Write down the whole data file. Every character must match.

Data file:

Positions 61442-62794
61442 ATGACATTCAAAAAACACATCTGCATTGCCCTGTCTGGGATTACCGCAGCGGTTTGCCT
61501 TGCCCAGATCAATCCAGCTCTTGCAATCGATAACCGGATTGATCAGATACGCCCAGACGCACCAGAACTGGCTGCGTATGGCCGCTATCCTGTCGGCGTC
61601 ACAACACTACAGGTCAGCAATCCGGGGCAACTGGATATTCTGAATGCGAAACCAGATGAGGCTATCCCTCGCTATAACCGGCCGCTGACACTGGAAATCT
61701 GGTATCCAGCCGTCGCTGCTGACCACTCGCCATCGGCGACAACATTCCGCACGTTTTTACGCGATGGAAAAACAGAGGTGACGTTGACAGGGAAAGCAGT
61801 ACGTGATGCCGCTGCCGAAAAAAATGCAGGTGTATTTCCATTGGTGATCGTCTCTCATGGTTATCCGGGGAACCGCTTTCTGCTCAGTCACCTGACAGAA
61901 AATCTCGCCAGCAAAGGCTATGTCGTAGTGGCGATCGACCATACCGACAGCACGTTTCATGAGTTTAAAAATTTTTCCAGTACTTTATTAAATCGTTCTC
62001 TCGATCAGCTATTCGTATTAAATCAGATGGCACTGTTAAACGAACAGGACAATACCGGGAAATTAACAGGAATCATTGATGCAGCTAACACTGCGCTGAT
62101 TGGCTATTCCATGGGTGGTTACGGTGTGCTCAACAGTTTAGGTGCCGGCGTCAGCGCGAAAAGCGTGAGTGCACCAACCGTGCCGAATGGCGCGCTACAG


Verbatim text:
Positions 61442-62794
61442 ATGACATTCAAAAAACACATCTGCATTGCCCTGTCTGGGATTACCGCAGCGGTTTGCCT
61501 TGCCCAGATCAATCCAGCTCTTGCAATCGATAACCGGATTGATCAGATACGCCCAGACGCACCAGAACTGGCTGCGTATGGCCGCTATCCTGTCGGCGTC
61601 ACAACACTACAGGTCAGCAATCCGGGGCAACTGGATATTCTGAATGCGAAACCAGATGAGGCTATCCCTCGCTATAACCGGCCGCTGACACTGGAAATCT
61701 GGTATCCAGCCGTCGCTGCTGACCACTCGCCATCGGCGACAACATTCCGCACGTTTTTACGCGATGGAAAAACAGAGGTGACGTTGACAGGGAAAGCAGT
61801 ACGTGATGCCGCTGCCGAAAAAAATGCAGGTGTATTTCCATTGGTGATCGTCTCTCATGGTTATCCGGGGAACCGCTTTCTGCTCAGTCACCTGACAGAA
61901 AATCTCGCCAGCAAAGGCTATGTCGTAGTGGCGATCGACCATACCGACAGCACGTTTCATGAGTTTAAAAATTTTTCCAGTACTTTATTAAATCGTTCTC
62001 TCGATCAGCTATTCGTATTAAATCAGATGGCACTGTTAAACGAACAGGACAATACCGGGAAATTAACAGGAATCATTGATGCAGCTAACACTGCGCTGAT
62101 TGGCTATTCCATGGGTGGTTACGGTGTGCTCAACAGTTTAGGTGCCGGCGTCAGCGCGAAAAGCGTGAGTGCACCAACCGTGCCGAATGGCGCGCTACAG